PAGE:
As the stock market continues to bounce around record highs a few things remain clear: the global economy remains fragile, growth is weak and uneven, and the job market isn’t getting any healthier – despite the falling unemployment rate, which recently dropped to 6.3% from 6.7%.
In a healthy and functional market, unemployment falls while labor participation rises. But that’s not happening in today’s market. In the recent employment report, labor participation dropped by the same fraction as the unemployment rate did. Both went down. That’s a contradictory condition to the norm. It’s a sign of illness.
Labor participation is currently 62.8%, and it hasn’t been this low since the Carter years of the 1970’s. As a basis of comparison, labor participation averaged 67% during the Clinton ‘90’s. This lower production makes it impossible for the economy to expand in any meaningful way. Too many people have simply left the labor force.
That’s a terrible economic fundamental.
A few weeks ago the U.S. reported anemic growth in the weather-torn first quarter, just .1%. Not long after, the European Union also reported dismal GDP performance. The Euro-Zone economy posted a slightly better .2% increase in market activity. This weakness prompted EU central banker, Mario Draghi, to strongly reaffirm his readiness to act – and act aggressively – to bolster the E-Zone economy and fight deflation (a general decrease in prices).
One problem: Draghi will be employing the same kind of stimulus programs that haven’t worked here in the U.S. And it won’t work there either.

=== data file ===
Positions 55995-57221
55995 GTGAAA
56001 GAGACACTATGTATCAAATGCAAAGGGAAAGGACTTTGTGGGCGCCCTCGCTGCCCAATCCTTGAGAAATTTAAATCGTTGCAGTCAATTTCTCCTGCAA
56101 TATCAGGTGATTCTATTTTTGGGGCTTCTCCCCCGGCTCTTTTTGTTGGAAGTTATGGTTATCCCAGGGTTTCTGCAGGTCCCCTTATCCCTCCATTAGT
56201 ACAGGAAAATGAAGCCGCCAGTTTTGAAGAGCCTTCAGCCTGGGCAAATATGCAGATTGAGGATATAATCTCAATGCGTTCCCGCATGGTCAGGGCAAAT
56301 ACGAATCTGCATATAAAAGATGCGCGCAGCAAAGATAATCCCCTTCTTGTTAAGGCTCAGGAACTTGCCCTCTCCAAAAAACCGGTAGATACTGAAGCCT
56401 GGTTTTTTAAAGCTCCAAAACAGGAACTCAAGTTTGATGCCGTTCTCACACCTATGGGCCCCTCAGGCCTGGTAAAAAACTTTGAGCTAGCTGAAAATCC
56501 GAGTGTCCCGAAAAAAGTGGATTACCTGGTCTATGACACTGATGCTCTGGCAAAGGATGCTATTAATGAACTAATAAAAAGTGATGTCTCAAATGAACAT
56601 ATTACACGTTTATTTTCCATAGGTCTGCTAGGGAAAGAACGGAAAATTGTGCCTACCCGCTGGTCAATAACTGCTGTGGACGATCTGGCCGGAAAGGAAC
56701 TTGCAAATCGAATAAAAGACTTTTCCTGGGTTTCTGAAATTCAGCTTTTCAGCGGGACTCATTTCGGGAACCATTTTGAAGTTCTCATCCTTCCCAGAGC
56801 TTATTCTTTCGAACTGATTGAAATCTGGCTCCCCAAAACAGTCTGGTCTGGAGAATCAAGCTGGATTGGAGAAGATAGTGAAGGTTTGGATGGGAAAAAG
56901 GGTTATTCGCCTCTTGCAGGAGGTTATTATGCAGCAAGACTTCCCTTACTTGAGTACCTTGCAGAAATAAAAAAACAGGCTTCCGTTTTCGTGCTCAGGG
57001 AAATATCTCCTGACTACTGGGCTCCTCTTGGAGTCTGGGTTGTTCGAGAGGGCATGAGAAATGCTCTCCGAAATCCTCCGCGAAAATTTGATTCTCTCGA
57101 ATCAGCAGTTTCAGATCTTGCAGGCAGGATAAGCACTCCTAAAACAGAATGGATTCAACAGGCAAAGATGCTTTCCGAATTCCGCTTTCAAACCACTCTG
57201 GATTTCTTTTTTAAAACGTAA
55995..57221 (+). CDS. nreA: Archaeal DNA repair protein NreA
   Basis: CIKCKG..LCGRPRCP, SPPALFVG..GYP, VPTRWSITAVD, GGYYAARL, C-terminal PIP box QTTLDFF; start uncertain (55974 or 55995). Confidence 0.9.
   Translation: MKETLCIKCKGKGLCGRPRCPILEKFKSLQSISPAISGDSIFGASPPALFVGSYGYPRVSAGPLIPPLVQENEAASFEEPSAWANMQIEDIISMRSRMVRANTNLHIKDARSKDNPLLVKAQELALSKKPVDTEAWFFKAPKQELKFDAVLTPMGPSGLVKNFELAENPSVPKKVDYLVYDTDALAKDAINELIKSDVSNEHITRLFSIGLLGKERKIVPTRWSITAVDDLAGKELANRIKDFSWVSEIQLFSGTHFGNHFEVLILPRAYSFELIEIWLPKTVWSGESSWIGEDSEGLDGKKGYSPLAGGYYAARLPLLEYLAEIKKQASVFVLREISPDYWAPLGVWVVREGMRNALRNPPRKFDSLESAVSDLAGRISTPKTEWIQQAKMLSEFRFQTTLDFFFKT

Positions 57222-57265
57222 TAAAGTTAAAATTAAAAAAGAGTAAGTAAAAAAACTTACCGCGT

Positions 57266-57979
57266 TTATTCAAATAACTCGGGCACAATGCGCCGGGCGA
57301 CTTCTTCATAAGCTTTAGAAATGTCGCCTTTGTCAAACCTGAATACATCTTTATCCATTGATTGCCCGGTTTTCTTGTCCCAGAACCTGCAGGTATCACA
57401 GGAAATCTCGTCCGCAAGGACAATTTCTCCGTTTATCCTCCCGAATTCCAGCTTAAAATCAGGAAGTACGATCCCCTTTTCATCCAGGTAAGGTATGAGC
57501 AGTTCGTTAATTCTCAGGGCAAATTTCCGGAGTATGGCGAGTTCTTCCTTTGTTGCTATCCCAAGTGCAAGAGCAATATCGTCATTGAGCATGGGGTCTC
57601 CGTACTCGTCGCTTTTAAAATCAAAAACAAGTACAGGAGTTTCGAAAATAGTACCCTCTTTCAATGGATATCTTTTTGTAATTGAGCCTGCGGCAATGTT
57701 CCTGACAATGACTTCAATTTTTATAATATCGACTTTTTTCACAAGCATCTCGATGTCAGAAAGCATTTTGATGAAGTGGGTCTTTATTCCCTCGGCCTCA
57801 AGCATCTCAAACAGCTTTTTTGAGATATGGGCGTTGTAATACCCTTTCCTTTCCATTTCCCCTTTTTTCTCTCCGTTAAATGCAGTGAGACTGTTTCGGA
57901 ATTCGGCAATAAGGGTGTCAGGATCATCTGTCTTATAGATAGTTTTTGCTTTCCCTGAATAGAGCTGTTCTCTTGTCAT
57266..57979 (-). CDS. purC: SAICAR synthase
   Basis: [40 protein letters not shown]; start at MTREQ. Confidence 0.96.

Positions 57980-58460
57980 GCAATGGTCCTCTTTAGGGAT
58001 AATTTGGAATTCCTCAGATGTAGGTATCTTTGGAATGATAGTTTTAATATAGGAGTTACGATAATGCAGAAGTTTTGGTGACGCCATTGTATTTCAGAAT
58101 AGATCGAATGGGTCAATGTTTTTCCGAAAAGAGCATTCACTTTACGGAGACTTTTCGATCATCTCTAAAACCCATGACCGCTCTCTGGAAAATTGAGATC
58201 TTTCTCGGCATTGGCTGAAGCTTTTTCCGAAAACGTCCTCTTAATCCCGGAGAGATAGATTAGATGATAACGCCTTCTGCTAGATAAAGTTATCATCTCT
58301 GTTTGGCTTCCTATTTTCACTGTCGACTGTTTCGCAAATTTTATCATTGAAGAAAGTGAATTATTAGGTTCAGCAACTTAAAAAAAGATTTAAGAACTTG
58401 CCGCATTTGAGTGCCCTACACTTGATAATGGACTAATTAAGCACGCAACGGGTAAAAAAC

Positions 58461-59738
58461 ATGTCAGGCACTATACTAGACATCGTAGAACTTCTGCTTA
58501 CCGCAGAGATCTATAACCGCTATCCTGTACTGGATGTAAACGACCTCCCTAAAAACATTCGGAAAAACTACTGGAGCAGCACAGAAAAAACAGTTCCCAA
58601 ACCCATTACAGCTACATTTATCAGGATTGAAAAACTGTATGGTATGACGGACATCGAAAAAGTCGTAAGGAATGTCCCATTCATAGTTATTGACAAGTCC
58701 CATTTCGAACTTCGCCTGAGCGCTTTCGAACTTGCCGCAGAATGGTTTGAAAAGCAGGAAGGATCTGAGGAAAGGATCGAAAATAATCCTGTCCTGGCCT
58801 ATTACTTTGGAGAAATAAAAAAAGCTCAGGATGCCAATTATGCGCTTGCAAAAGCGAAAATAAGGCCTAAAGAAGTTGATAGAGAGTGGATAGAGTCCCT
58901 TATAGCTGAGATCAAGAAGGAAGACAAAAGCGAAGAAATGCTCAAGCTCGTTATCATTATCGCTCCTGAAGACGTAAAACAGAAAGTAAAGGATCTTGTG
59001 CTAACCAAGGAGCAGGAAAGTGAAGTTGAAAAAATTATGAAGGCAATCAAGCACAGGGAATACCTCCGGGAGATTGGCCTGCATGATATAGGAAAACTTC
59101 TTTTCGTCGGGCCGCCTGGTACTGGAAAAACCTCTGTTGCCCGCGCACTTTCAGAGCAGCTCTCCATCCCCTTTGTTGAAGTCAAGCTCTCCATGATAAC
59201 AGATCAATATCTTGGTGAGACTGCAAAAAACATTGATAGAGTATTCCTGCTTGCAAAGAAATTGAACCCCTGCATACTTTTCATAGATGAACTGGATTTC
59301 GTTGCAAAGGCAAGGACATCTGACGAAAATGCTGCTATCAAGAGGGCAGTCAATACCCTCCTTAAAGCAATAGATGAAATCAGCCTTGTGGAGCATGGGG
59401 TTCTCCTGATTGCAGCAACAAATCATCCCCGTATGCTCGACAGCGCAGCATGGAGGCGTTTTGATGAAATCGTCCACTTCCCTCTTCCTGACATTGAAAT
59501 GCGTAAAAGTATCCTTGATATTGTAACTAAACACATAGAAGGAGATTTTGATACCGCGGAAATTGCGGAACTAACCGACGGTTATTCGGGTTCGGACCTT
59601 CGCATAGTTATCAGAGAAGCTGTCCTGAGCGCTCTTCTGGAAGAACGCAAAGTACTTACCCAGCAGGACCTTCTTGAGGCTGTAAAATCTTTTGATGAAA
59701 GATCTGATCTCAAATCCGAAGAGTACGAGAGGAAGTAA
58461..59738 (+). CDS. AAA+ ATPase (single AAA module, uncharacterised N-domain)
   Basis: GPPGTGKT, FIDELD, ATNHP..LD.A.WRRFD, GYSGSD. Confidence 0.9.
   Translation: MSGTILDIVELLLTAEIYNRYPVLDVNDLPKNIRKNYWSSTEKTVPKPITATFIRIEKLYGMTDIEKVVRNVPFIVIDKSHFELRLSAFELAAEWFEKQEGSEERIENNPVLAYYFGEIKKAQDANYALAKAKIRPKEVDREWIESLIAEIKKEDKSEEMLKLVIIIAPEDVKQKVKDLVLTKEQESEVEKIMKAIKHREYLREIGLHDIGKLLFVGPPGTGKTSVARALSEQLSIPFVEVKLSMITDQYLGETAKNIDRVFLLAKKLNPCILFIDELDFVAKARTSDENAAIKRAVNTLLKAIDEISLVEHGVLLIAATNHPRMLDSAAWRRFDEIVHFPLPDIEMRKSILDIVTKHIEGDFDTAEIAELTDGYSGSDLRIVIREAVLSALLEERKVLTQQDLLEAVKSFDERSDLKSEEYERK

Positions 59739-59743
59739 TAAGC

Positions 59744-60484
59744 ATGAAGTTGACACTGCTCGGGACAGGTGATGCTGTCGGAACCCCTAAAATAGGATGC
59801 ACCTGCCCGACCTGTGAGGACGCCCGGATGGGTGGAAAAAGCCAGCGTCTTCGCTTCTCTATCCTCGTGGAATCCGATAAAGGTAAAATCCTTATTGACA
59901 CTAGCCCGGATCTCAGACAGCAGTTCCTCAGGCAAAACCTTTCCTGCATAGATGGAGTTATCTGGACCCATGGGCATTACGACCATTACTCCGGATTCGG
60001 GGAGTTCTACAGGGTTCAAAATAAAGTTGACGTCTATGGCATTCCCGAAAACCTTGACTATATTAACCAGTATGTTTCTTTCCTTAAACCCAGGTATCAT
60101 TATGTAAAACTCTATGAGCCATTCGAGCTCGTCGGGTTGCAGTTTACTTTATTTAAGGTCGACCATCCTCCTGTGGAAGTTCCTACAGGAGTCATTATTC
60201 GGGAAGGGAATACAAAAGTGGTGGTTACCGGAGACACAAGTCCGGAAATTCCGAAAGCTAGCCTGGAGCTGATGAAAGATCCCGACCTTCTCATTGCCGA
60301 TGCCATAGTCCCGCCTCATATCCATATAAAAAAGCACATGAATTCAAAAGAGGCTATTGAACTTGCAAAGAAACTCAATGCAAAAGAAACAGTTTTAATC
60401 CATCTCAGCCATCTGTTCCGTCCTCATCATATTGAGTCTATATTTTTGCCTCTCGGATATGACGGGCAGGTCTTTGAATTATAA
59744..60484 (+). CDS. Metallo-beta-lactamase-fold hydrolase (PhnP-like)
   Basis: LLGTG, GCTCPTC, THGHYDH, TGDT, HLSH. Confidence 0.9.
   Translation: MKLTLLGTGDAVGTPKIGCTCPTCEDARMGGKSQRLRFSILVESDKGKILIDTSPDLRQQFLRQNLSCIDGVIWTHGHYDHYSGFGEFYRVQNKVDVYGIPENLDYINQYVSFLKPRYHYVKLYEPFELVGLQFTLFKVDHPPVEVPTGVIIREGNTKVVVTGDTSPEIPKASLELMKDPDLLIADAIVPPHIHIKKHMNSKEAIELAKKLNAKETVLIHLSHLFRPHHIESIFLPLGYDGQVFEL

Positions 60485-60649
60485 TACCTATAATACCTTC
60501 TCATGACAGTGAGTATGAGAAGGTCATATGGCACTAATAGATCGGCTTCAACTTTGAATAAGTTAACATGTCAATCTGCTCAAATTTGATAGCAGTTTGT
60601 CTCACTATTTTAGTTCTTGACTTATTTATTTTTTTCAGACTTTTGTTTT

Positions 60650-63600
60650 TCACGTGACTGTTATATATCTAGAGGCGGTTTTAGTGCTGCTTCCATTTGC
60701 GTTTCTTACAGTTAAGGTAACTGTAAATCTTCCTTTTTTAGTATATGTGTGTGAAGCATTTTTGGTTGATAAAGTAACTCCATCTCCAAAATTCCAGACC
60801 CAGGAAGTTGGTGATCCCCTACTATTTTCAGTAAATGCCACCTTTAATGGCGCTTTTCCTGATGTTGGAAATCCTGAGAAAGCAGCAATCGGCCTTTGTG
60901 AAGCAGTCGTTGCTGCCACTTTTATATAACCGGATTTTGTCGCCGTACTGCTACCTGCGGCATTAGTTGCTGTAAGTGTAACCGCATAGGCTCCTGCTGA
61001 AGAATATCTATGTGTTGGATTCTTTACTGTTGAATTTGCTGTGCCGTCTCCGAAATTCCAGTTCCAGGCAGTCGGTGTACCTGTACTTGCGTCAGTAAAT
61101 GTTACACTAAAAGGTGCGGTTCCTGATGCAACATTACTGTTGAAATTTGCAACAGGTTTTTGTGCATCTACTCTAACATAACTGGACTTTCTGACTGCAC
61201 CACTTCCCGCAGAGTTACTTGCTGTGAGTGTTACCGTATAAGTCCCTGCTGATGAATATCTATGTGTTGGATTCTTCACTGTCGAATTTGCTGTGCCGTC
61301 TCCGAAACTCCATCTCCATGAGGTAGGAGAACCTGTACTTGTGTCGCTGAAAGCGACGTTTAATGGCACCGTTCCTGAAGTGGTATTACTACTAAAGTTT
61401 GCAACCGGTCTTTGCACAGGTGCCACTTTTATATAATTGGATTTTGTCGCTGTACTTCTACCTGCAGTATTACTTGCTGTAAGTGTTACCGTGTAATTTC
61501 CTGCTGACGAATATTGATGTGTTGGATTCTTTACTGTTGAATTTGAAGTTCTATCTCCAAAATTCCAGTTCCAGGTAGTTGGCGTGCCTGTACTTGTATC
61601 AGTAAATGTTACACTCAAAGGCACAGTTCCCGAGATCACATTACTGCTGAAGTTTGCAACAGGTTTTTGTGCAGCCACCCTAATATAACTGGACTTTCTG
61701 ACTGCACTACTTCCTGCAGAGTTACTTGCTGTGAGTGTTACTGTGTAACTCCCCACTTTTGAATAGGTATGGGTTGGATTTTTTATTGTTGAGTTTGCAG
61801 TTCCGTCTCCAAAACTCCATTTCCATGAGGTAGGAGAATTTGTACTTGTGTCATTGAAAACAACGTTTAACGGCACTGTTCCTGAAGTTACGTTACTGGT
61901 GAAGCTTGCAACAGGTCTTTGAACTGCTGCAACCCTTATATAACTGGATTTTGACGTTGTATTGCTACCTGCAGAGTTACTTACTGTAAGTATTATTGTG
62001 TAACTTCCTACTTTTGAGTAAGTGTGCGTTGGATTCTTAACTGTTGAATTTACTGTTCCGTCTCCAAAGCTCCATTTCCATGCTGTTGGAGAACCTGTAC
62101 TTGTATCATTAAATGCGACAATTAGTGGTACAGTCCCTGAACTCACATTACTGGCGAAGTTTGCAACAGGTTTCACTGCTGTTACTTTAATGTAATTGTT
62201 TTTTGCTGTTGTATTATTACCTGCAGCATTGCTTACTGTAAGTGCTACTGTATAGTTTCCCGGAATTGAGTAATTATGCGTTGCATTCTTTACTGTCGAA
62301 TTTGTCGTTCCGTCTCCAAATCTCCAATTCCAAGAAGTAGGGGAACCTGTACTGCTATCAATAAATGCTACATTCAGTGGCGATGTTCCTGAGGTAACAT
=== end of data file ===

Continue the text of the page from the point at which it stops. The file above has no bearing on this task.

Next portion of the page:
The trouble with the global economy isn’t that central bankers haven’t printed enough money; it’s that they put the money into the wrong hands – and then tied all the wrong strings to it. For instance, by handing the new money to Wall Street banks and forcing them to buy a certain amount of Treasury securities with it, the Federal Reserve has facilitated an unprecedented amount of government spending and waste by way of historically low yields.
That doesn’t do the mom-and-pop shop, or you and me, any good – and that’s the reason deflation continues to be a macro economic threat.
Consumer demand and wage growth are weak, and because the new money hasn’t reached people and small businesses, the new money hasn’t circulated through the economy to expand employment and push prices higher. Instead, the spare new money (that is, new money not used to purchase Treasury securities) has remained under the control of the investment banks on Wall Street.
And what do they do with it?
They invest it – and that’s the reason the stock market is near all-time highs (a.k.a. inflation). In fact, the stock market is valued almost 10% higher than it was during the tech-boom – when the economy was growing 6% per year, unemployment was 4%, and labor participation was 67%.
This continues to be a smoke and mirrors stock market rally. See below.
Since regaining fair value in 2011, the Dow Average has gained 35% and 15-51 strength added 50% – under a flat-lining economy, unprecedented government debt and corruption, and the worst job market since the 1970’s.
In short, stocks have risen dramatically without any economic foundation – and the higher they go, the harder they’ll fall.
The next correction will be an extremely ugly one.